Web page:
Seminar: Ghostly Ancestors and Creole Identities in Anglophone Carribean Literatures
One of the pivotal areas of colonial enterprise since Christopher Columbus reached the Bahamas in 1492, the Caribbean became the stage for major developments in European colonialism. The highly conflictual history of the region has left indelible marks in the collective memory of its people and has strongly influenced literary production. This seminar examines the ways in which the past has shaped the present in Caribbean cultures and literatures.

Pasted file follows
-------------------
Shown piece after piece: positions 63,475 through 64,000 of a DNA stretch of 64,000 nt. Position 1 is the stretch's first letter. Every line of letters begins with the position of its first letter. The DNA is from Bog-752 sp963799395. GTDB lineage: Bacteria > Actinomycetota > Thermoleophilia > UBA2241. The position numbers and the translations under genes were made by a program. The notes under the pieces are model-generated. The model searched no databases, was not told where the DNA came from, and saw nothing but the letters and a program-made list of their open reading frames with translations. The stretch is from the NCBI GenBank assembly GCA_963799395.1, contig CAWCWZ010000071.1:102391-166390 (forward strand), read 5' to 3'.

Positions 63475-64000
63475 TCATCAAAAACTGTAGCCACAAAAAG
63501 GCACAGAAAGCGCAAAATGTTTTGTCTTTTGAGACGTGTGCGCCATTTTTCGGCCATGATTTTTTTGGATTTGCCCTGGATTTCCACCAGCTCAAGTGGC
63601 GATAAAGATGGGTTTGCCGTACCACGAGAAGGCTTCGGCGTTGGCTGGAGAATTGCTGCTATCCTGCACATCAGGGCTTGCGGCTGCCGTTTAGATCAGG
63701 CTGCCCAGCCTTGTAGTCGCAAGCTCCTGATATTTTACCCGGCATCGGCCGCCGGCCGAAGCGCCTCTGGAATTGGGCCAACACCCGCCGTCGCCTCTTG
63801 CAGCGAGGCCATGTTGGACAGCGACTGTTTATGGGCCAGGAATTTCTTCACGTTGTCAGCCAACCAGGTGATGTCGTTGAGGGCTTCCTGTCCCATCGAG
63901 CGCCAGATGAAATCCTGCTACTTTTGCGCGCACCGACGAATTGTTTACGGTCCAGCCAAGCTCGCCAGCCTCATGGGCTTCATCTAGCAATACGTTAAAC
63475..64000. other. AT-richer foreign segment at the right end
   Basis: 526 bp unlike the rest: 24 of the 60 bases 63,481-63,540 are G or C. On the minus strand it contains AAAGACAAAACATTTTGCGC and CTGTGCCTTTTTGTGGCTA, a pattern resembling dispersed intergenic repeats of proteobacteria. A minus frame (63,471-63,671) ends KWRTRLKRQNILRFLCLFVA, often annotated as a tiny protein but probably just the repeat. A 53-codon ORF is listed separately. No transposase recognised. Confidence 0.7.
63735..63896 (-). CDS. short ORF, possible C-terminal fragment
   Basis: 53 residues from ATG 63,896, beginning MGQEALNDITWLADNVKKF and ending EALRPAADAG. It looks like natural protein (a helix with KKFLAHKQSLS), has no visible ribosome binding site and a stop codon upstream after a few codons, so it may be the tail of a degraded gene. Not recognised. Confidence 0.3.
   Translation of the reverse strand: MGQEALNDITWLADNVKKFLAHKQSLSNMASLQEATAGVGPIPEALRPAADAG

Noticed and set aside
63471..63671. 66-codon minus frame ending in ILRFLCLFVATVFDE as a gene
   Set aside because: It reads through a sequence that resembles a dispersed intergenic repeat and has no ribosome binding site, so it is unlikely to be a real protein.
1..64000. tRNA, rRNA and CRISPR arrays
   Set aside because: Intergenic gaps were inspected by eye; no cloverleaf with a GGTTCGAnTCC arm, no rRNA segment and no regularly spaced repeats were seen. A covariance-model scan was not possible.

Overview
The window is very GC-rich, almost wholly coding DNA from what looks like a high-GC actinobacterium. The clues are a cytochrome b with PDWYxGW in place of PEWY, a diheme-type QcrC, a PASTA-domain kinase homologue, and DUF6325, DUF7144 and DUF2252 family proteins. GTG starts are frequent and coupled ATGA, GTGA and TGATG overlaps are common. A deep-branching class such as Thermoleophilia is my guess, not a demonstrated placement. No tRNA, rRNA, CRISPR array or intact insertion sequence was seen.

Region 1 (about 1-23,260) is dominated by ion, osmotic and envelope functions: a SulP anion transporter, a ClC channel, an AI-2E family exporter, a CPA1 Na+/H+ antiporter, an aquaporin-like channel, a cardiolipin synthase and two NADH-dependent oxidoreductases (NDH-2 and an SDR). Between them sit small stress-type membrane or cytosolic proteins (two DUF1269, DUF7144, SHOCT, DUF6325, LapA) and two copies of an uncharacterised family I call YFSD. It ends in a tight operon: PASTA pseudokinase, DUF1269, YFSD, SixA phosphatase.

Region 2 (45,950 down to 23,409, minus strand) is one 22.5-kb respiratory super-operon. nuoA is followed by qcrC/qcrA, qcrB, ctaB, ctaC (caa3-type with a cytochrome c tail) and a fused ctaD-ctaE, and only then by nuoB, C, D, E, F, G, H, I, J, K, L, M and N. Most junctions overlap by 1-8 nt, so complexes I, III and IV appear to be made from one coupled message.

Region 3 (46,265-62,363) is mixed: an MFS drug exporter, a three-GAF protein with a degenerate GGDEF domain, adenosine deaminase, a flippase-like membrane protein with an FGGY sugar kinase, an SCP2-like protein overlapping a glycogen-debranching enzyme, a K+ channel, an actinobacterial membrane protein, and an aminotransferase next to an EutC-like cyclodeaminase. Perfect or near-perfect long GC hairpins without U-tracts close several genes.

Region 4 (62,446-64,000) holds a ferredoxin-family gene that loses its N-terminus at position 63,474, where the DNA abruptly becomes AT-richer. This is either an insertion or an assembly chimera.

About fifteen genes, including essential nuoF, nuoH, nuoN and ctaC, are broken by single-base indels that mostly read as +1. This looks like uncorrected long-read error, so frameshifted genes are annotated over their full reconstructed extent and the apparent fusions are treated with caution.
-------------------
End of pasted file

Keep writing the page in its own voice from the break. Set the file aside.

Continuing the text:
Covering major topics such as exploration travels, slave trade, piracy, plantation slavery, slave uprisings, maroon communities, racial miscegenation and the experience of women, our focus in this course is on Anglophone Caribbean narratives that reflect the area's history of occupation and struggle for independence. The course discusses foremost postcolonial writers such as Jamaica Kincaid (Antigua), Edward Brathwaite (Barbados), Derek Walcott (Saint Lucia) and Michelle Cliff (Jamaica), and it explores a variety of texts and media, ranging from novels and poetry to essays, Reggae music and film. Our discussions are shaped by theoretical reflections on issues of creolization and hybridity, as well as by cultural memory studies.